08.09.2016, Juha Lahtinen
Making sense – thinking skills
I read an interesting article written by three ladies: Ms Irmeli Halinen, Ms Minna Harmanen and Ms Paula Mattila. They are discribing the Curriculun reform in Finland specially focusing the question: why Finland is Introducing Multiliteracy in Teaching and Learning. You can read the whole article here.
In the Finnish Core Curriculum, the objectives for learning are described as seven areas of competence. These areas are:
- Thinking skills and learning to learn
- Cultural competence, interaction and expression
- Managing daily life, taking care of oneself and others
- ICT (IT)-competence
- Working life and entrepreneurial competence
- Participation, influence and building a sustainable future.
Halinen, Harmanen and Mattila write: ”These areas are frequently interconnected. Their joint objective is, in line with the mission of basic education and taking the pupils’ age into account, to support growth as a human being and to impart competences required for membership in a democratic society and for a sustainable way of living. It is particularly vital to encourage pupils to recognise their uniqueness, their personal strengths and development potential, and to appreciate themselves. Every competence area includes knowledge and skills, and ability to use them in various situations in the best possible way. Values and attitudes are also important elements of competences. They have a key role in the formation of motivation and ability to use knowledge and skills in constructive and respectful ways. In the Finnish curriculum process, we have added the fifth element to every transversal competence, and that is will – meaning both willingness and willpower to use knowledge and skills for promoting good. (FNBE, 2014; OECD, 2015; Engeström, 2008).”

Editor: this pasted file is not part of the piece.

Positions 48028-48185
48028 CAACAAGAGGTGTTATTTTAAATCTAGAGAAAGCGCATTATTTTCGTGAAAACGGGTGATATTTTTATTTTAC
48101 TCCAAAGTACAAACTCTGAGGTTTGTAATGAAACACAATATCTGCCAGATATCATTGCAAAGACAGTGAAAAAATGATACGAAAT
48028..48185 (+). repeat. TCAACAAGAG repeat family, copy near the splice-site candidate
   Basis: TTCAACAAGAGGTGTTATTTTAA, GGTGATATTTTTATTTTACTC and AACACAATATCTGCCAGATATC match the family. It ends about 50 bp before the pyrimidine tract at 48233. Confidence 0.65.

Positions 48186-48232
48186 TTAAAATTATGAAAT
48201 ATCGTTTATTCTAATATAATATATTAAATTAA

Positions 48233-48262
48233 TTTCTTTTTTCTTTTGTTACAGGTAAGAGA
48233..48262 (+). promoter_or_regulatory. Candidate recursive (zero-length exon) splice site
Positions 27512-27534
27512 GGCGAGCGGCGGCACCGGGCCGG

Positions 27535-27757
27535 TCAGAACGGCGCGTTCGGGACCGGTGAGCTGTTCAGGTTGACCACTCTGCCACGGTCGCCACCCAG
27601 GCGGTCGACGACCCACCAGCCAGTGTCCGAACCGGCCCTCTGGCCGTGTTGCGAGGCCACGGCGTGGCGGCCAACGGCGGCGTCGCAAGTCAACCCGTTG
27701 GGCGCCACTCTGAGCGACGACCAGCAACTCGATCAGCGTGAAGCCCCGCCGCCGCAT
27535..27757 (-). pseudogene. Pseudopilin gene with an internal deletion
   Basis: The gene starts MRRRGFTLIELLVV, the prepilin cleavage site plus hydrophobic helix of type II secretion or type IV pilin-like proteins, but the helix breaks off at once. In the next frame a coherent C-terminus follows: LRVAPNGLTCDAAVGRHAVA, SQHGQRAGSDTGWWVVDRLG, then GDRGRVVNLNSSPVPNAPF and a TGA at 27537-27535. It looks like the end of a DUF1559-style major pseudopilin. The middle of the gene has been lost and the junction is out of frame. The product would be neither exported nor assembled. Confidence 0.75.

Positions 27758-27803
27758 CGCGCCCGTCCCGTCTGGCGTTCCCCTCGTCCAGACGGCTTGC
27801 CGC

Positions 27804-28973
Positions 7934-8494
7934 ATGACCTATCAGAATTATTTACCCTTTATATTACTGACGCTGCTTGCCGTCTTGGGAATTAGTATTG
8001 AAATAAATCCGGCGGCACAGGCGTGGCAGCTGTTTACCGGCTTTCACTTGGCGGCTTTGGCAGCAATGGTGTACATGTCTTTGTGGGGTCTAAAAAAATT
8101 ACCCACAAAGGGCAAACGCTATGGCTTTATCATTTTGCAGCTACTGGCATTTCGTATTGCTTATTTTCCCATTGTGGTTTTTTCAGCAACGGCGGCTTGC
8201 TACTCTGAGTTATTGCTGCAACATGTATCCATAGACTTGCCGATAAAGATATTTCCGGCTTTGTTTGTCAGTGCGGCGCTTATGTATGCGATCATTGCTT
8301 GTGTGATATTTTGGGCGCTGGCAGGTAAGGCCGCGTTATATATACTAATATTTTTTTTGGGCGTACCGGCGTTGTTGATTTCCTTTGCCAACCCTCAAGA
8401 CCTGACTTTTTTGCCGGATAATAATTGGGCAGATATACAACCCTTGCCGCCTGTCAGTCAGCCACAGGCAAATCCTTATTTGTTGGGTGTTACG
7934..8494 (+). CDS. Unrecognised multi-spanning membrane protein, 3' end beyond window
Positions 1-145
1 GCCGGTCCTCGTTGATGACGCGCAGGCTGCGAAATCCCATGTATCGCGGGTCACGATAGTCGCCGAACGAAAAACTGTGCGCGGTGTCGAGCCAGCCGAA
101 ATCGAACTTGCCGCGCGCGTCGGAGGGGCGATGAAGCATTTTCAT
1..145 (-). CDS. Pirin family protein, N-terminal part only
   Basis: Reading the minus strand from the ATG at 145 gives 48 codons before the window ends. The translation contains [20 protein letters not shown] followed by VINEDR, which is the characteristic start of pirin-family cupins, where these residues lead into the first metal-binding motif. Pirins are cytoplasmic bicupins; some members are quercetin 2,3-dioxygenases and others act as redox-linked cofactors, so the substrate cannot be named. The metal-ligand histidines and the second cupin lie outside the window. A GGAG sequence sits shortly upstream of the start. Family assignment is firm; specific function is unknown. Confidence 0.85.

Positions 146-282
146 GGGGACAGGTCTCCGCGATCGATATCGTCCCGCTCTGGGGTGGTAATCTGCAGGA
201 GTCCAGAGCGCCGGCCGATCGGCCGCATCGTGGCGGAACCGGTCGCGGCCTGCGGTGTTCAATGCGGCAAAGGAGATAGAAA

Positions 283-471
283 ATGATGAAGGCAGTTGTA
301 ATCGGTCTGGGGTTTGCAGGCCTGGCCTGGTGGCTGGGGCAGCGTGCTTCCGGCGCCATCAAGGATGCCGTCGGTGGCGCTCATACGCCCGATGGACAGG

I got interested about competence number one: Thinking skills. How to teach those skills and what they really are? We may for example put those skills into two categories: cognitive and reflective. If cognitive thinking is gathering information then basic understanding and productive thinking are reflective thinking metacognition– thinking about thinking.
Usually those mental processes helps us to solve problems, ask questions, make decisions, evaluate ideas (self, pair, group, peer), organize and handle information and create something new and unique. There are many frameworks of thinking, for instance Fast and slow thinking by Daniel Kahneman, Bloom´s Taxonomy of Learning Domains, de Bono´s Six Thinking Hats and Kolb´s theory of Experiential learning.
In the base of Finnish curriculum reform are Citizen skills, see page 15. One dimension of those Citizen skills is thinking skills like:
– Problem-solving, reasoning and argumentation
– Critical, analytical and systemic thinking
– Creative and innovative thinking
By training teachers to improve their competences to teach thinking skills helps them to teach their pupils to face 21st century challenges. This is one important part of Teacher Academy Finland and the teacher training program. Welcome on board.